I have always thought that carrying GHz signals over a copper cable just short of a miracle. With all the resistance, inductance, capacitance (RLC), and other losses you might expect the signal would dissipate to nothing over even the shortest of cables. But while cable attenuation is great, it is not a knock out factor. If you can live with a bit of attenuation, copper cables can and do carry GHz signals. This is especially true of coax cables that deliver RF signals. You can buy coax good to 40 or 65 GHz if you can live with the 2 to 6 dB/meter attenuation. You don’t necessarily want to use long runs of it but for short connections between equipment, it is not a problem. For long runs you need hard line, a large rigid coax cable made of copper and aluminum. It can be several inches in diameter but the loss at GHz frequencies is minimal even on long runs up a tower to an antenna.
Twisted pair is another whole media altogether. We already have unshielded twisted pair (UTP) that carries signals up to 500 MHz. UTP is usually carrying digital data rather than analog or RF signals. Besides of all the RLC losses there is also the issue of crosstalk between adjacent pairs. Yet over the years, techniques like equalization, pre-emphasis and de-emphasis and other signal processing techniques have made it possible to maintain signal integrity over many feet.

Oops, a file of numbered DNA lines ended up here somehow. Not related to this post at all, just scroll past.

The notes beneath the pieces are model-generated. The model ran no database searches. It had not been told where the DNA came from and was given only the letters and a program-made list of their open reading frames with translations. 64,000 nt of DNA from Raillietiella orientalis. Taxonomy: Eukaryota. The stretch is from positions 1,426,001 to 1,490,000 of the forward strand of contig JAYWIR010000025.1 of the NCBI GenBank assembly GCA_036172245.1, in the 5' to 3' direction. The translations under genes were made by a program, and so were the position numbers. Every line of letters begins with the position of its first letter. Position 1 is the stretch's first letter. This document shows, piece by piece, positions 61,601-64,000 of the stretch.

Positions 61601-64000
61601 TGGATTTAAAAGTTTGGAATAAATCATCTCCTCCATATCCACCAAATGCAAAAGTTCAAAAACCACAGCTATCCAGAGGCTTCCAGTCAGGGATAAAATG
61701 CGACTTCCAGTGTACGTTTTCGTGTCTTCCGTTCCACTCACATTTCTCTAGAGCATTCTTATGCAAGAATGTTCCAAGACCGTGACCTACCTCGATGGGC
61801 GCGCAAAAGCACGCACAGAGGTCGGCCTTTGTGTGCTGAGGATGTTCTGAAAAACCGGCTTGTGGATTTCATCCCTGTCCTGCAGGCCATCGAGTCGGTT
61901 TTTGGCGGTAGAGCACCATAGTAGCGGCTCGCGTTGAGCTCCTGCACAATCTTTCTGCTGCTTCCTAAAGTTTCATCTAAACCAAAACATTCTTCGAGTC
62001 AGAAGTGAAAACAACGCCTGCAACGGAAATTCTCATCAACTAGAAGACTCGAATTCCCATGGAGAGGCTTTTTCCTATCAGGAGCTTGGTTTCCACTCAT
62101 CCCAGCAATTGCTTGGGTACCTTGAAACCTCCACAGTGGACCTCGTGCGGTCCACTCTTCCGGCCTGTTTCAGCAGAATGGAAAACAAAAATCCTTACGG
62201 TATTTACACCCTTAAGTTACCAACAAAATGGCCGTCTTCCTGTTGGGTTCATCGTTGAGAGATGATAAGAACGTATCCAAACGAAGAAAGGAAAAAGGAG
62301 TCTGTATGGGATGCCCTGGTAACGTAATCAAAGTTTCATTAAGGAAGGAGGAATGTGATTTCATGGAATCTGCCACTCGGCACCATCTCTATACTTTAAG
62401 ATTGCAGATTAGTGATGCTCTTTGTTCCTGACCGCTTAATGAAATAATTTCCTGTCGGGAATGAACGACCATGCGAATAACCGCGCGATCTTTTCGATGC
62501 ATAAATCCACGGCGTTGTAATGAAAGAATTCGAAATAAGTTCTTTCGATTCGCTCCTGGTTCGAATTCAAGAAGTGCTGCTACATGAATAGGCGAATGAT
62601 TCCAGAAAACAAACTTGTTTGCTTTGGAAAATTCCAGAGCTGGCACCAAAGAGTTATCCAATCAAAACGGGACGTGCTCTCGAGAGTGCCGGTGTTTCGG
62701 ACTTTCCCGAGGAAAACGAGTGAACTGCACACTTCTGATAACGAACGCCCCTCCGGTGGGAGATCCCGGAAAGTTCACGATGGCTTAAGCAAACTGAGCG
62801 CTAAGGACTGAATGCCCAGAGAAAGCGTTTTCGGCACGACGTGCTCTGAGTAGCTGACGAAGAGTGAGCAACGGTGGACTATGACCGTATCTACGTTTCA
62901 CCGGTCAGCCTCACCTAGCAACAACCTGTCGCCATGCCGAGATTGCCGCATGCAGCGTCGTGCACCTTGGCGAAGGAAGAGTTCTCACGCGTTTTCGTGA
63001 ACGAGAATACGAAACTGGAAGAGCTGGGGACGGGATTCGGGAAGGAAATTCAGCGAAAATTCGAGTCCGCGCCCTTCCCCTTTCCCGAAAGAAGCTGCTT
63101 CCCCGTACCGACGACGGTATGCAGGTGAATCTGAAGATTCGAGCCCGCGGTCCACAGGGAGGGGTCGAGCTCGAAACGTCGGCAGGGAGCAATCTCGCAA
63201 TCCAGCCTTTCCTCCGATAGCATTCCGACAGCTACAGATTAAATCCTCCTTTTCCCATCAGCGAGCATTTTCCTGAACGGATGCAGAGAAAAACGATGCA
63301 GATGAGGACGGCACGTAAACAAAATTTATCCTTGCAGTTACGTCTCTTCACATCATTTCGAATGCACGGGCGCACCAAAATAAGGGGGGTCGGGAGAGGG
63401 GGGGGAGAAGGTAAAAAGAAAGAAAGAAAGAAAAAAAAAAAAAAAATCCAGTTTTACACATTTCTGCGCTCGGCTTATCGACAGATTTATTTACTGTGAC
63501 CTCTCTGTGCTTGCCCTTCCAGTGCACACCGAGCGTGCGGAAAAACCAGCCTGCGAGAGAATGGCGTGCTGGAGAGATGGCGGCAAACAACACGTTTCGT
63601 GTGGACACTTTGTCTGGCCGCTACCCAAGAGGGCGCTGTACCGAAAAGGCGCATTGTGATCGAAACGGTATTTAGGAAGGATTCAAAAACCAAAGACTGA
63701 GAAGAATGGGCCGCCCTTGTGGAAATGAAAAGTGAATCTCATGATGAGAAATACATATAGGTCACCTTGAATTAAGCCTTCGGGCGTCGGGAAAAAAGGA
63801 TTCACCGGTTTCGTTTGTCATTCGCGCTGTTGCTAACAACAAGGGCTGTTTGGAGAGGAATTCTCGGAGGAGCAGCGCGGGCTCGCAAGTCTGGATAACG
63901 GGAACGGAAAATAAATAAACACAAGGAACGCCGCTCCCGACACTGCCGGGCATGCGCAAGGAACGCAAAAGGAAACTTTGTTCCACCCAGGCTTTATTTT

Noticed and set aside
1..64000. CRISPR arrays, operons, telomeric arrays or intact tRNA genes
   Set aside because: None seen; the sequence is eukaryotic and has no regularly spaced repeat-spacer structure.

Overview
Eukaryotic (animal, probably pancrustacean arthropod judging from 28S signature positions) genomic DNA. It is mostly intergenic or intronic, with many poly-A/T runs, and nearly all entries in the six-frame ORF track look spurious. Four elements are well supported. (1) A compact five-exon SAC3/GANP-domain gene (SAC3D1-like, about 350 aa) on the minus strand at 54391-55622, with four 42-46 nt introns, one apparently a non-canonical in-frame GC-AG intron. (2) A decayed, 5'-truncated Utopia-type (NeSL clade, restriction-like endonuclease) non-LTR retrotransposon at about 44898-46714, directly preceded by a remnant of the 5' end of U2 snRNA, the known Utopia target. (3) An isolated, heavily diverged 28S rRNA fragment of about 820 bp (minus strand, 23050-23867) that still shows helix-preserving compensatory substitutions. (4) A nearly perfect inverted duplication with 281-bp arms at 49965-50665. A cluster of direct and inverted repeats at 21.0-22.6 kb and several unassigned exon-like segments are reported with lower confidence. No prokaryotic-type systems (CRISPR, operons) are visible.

While most of the world is still living off of Cat 5 and Cat 5e cable, data centers have moved on to available Cat 6A and Cat 7A cables that are good for short distances, usually less than 30 meters. These are the familiar cables with four 100-ohm twisted pairs and good for up to 500 MHz. These twisted pair cables are standardized by the Telecommunications Industry Association (TIA) under its TIA-568 category. Now the TIA is working on the Cat 8 standard which is expected to be finalized by the end of the year. The 42.7 subcommittee is headed up by Sterling Vaden of the Optical Cable Corporation (OCC), a company that makes both copper and optical cabling systems for data centers.
With data center speed demands increasing almost daily, faster cabling is essential. While optical cables have been available for years, they are significantly more expensive than copper cables so data centers usually defer to copper if it will do the job. Cat 6A and Cat 7A cables have almost run their course, thus the push for a Cat 8 version.
Vaden says that it is important for data center managers and suppliers to know what Cat 8 will be like and how it may affect the data center infrastructure. Overall, Cat 8 cable will contain four shielded twisted pairs and have a diameter about the same as Cat 6a and Cat 7a cables. The bandwidth is specified to 2 GHz. RJ-45 connectors will be used. The goal of the cable is to handle the forthcoming evolution to the IEEE Ethernet standard for 40 Gb/s over copper cables. At that frequency, the maximum reach is expected to be 30 meters. I am still not fully buying that but we shall see.
You can expect Vaden’s employer OCC to offer Cat 8 cables as well as the equipment to test them. For more details contact OCC at www.occfiber.com
It is good to know that copper is not dead. I am still amazed at how companies have extended the life of copper cables with hard core research and development. But can there possibly be a Cat 9 in the future?